The concept of misusing material nonpublic information in violation of a duty is very different from insider trading when a market participant trades on the basis of its own proprietary information. Importantly, there is already a name for the potential fraud involved with misusing material nonpublic information in violation of a duty—“misappropriation.” When the CFTC adopted its final rule in 2011, the preamble to the rule highlighted the fact that claims for misappropriation are different from trading on the basis of “insider” information: “[U]nlike the securities markets, derivatives markets have long operated in a way that allows for market participants to trade on the basis of lawfully obtained material nonpublic information.”4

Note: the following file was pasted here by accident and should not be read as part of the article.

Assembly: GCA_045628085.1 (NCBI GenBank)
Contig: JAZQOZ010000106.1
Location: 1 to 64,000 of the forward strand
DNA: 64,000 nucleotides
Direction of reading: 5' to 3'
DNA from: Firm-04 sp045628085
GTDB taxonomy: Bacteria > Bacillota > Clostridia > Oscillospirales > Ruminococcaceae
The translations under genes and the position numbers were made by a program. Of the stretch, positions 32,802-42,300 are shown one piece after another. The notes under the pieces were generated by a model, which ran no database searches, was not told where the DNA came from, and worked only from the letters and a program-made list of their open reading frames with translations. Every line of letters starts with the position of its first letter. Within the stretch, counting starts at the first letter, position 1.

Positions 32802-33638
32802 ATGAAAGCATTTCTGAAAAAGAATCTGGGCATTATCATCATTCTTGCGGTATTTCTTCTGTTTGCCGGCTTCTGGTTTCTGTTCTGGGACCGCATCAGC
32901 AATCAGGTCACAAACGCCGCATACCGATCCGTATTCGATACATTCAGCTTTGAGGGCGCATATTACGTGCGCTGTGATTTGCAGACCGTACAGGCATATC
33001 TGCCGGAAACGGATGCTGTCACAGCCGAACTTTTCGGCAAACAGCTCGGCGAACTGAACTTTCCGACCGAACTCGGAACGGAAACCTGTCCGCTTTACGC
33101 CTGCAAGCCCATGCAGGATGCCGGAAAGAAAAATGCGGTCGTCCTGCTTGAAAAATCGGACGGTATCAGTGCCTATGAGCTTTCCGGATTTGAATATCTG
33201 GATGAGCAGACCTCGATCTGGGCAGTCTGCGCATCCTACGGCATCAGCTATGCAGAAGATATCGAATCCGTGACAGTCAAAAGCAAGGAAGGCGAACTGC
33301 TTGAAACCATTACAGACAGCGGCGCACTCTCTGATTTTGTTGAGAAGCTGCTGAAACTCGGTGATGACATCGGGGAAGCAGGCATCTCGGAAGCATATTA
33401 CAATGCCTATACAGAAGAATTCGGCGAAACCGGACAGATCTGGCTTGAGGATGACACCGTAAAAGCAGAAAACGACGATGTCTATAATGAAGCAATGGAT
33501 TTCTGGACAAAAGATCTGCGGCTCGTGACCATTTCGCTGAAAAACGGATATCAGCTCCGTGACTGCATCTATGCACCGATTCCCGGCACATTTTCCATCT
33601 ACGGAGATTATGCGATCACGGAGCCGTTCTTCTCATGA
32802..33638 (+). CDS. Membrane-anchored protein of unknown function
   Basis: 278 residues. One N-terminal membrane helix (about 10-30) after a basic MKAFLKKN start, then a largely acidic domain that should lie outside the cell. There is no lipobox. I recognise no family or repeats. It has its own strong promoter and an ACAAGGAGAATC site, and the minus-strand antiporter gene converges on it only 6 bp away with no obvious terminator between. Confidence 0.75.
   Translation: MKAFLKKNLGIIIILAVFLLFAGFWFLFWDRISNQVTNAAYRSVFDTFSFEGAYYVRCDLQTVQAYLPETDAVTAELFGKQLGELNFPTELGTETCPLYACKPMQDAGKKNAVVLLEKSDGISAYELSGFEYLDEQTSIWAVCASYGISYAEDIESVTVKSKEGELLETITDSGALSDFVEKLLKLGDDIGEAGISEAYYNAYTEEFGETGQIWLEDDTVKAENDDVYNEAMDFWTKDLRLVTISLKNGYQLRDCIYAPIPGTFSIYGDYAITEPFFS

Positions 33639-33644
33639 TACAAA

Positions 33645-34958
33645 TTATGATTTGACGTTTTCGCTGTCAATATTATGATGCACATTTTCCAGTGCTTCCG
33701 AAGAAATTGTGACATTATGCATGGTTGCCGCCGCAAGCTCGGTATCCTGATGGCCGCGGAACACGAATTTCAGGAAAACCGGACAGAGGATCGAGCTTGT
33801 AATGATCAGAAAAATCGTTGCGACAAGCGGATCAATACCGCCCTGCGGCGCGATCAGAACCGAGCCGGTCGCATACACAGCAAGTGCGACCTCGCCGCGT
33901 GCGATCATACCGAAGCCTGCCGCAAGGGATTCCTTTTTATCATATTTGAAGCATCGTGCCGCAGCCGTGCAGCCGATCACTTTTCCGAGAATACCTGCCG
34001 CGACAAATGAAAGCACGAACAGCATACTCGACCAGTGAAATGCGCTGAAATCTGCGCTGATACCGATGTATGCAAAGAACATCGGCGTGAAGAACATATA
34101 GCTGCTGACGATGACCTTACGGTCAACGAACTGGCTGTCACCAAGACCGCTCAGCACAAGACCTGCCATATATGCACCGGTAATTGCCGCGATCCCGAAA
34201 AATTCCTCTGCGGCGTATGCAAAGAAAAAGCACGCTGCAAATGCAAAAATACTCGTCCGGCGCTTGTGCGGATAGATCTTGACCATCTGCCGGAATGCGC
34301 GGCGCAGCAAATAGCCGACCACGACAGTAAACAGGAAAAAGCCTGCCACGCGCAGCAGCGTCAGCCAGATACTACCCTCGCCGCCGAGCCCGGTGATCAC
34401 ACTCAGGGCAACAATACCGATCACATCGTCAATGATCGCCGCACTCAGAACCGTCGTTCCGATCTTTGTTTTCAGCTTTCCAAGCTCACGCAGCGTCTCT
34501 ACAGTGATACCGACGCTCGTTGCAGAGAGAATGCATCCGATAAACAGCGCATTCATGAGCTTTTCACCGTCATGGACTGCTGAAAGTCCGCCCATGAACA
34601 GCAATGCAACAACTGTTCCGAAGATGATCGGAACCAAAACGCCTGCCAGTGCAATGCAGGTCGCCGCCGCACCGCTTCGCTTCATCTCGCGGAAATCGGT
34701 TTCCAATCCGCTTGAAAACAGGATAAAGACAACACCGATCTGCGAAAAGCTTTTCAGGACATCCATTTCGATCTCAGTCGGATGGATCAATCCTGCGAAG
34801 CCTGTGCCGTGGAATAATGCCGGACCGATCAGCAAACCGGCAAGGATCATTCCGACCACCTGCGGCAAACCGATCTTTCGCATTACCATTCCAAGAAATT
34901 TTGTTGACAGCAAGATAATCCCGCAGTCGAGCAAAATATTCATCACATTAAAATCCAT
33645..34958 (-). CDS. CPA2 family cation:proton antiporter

Prior to the announcement of the Insider Trading Task Force, the CFTC’s Division of Enforcement settled claims consistent with the misappropriation claim described in the 2011 final rule. For example, in September 2016 the CFTC published a speaking order settling charges against Jon P. Ruggles.5 According to the order, Ruggles developed and executed his employer’s fuel hedging strategy, and through his role as employee, had a duty to act in the employer’s best interest. However, Ruggles used his knowledge of his employer’s trading activity to execute futures trades in a personal account for personal financial benefit, but to the detriment of his employer, and in violation of his employer’s internal policies. In connection with the Ruggles order, the CFTC imposed a sizeable fine, ordered Ruggles to pay disgorgement, and imposed a lifetime ban from the industry. Prior to the Ruggles order, in December 2015, the CFTC entered a speaking order settling similar charges against Arya Motazedi.6 The Ruggles and Motazedi orders are prime examples of a misappropriation claim.